Ecological Study within our small CountyBy: Joe Prempeh '06
The Honors council, under the directorship of Professor Alexander J. Werth, Elliott Associate Professor of Biology, has successfully completed its summer research/internship program for the 2003/2004 academic year. Students worked with professors from the departments of chemistry, economics, history, physics, biology, political science, psychology, and religion. Inside the DuPont Room, FCCI of Eggleston Library, all of the students presented a speech report about their research. The Honors Council, over the years, has encouraged students to undertake research in fields that interest them most.
In response to the Council's encouragements, Phuntsho Norbu, a junior and an economics-commerce major, set his eyes on Briery Creek. Although it is not common for a student to take up research from outside his department, Phuntsho "couldn't let the opportunity slip by." Phuntsho's contribution to the environment is seen in his ten-week research on the Briery Creek, which lies within the Prince Edward County. He sees the research study as one that would create a base for his higher studies in the field of environment planning and community development.
Under the auspices of the Biology Department of Hampden-Sydney College, Phuntsho was able to keep his eyes on the Briery Creek through a research dubbed, A baseline study of Briery Creek Watershed water quality management. "Because I was born and raised in one of the ten global ecological hotspots-Bhutan, it comes with no effort that I value nature. I vividly remember the slogan, 'Nurture Nature, Save the Future,' which was phrased by our King, displayed before the main courtyard of my high school. (The slogan is adorned by almost every school in Bhutan). Since my time in high school, the phrase has been embedded within my conscience. I realized that the research would, particularly, give me a head start to help spread the message of sustainable environment, and how vulnerable our earth is," Phuntsho opines.
Phuntsho's desire to help "nurture nature" was materialized when Dr. Stanley Gemborys proposed a study on water quality management. The main objective of the study was to create a preliminary database for long-term water quality management project on Briery Creek Watershed. Phuntsho worked assiduously under the supervision of Dr. Maria Carolina Yaber of the Biology Department. The research, Phuntsho says, "involved mostly field work." It also entailed working at the Piedmont Soil and Water Conservation District (PSWCD) in Farmville, where Alecia Daves guided me as well."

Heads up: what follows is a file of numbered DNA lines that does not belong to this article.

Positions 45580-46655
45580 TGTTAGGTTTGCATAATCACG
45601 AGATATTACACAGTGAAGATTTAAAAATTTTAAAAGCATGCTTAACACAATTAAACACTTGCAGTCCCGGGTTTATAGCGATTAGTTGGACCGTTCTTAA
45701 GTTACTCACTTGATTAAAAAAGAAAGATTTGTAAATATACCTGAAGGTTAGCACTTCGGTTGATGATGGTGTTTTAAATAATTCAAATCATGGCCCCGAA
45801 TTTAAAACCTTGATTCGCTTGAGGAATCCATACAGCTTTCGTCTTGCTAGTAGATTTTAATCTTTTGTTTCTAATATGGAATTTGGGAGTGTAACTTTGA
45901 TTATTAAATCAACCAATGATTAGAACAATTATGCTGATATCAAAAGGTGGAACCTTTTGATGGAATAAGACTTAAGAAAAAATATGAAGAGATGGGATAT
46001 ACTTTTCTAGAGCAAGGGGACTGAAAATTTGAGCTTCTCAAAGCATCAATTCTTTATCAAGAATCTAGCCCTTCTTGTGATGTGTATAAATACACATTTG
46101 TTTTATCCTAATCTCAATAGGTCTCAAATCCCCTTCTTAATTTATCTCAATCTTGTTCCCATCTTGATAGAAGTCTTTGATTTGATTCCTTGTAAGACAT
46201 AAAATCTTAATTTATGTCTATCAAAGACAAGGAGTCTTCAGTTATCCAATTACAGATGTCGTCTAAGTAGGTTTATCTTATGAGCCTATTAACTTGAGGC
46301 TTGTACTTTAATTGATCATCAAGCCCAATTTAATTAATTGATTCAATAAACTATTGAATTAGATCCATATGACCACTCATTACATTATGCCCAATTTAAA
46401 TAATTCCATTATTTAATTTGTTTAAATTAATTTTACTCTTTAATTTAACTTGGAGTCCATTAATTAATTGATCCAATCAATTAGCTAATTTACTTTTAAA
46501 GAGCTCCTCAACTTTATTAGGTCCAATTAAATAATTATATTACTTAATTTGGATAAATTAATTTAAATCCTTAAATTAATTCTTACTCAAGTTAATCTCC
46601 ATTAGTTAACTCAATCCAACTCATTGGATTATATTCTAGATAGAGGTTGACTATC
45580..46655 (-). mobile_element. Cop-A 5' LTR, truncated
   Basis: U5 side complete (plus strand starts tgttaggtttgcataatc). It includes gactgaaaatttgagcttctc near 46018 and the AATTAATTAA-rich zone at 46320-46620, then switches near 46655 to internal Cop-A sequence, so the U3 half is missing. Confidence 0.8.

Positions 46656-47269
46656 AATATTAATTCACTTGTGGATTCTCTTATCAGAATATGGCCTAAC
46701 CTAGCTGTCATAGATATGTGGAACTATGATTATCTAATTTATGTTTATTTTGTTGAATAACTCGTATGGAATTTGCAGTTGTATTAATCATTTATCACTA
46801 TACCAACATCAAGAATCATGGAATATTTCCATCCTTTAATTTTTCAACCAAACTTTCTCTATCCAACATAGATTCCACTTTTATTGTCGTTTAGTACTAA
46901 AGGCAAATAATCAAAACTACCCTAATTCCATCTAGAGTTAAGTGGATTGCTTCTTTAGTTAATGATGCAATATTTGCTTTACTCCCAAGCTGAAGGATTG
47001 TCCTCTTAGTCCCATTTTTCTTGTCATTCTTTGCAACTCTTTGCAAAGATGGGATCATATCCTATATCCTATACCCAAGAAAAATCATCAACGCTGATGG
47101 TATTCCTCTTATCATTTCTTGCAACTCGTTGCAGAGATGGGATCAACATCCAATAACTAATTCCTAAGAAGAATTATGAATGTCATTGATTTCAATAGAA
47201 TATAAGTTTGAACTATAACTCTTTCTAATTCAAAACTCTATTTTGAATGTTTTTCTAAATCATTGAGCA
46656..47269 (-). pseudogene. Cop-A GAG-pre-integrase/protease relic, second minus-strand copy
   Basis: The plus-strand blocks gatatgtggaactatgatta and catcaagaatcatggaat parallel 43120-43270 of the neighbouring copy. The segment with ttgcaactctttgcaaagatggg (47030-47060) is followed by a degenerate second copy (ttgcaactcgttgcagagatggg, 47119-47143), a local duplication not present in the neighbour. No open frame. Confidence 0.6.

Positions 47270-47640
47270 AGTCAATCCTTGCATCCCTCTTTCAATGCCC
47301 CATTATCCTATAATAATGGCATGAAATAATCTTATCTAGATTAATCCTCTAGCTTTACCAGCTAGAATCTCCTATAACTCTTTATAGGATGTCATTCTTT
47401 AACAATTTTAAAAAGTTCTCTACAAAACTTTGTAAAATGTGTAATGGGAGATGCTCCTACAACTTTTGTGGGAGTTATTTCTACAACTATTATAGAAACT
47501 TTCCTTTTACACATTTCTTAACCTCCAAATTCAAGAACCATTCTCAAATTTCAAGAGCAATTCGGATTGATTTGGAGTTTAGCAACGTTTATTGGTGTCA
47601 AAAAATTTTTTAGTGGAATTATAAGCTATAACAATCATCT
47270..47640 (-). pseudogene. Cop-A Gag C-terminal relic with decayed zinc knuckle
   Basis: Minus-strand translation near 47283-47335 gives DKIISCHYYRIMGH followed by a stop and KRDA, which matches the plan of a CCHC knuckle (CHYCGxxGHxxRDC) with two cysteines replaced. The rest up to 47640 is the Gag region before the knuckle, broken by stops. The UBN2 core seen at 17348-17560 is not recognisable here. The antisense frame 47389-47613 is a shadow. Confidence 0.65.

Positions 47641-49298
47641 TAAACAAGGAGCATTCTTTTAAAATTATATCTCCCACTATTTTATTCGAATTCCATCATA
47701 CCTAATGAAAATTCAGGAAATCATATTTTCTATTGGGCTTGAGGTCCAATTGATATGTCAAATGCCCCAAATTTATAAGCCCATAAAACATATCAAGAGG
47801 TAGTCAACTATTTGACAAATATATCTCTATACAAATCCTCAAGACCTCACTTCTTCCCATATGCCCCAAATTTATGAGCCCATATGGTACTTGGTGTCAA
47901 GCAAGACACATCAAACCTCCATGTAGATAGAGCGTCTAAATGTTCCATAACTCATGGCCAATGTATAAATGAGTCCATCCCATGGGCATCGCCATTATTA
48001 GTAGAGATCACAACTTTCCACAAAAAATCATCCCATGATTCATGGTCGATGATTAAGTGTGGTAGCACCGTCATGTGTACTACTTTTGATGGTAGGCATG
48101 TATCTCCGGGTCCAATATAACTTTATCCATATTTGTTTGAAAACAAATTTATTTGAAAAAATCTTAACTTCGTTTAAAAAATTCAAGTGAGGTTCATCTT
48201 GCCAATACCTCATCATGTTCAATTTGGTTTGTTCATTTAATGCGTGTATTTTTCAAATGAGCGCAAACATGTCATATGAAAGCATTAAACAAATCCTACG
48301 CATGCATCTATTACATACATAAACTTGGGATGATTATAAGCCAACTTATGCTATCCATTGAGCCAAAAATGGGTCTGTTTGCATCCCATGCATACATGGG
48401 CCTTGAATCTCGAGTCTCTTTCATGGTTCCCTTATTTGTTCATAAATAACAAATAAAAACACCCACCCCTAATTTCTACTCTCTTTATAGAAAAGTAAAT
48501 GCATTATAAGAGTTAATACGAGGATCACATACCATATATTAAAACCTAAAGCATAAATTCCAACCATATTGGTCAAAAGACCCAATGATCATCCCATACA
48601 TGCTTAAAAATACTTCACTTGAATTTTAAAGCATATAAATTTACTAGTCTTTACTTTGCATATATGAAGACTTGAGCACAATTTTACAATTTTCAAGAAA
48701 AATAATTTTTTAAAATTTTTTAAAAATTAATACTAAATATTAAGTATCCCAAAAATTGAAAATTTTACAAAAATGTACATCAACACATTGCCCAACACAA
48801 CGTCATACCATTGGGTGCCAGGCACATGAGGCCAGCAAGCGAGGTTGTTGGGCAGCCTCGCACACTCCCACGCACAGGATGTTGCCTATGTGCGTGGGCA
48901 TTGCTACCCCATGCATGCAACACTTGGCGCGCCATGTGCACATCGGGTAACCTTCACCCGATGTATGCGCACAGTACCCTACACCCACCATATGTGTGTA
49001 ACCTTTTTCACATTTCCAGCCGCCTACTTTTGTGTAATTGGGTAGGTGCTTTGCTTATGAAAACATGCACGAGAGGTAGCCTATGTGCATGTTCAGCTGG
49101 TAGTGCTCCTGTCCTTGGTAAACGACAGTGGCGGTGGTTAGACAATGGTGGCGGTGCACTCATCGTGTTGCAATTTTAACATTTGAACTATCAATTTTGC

During the study, Phuntsho tested the quality of Briery Creek and collated the information. The data was then added to an already exiting data from earlier tests with the aid of a desktop mapping program called ArcView GIS (Geographical Information System). Through the research, Phuntsho acquainted himself with the computer program. The ArcView GIS program makes it easy for people to interpret complex data results with ease. "The experience," Phuntsho says, "is simply marvelous and unbeatable." Although Phuntsho enjoyed his study, he admits that "the research was fun though not all that smooth." "Dedication, he says, is the key to such projects."
The Biology Department and the Honors Council encourage students to undertake similar studies that they are passionate about. Through such studies, students can learn how to write proposals, how to conduct independent research under a supervisor, and especially how to present research findings to the general public. As more and more students express their desire in environmental science, the Biology Department remains open to whoever would like to conduct similar research.
In fact, Phuntsho expresses his willingness to conduct further research on the environment that will benefit the community and fulfill his own intellectual curiosity. "Ever since I was briefly exposed to ArcView GIS two years ago, I wanted to learn more about it. I decided then that my career wouldn't be complete without being able to work with it. The research gave me the opportunity to revisit the program with a more practical meaning. The vigor remains. The research, practically, taught me how everything is seriously dependent on each other. I guess one has to experience this interdependence to thoroughly submit to the belief."
"What excites me is that I will most likely be the first one to start such water monitoring study in Bhutan," Phuntsho concludes.
Funding for this project was provided by the Virginia Foundation for Independent Colleges.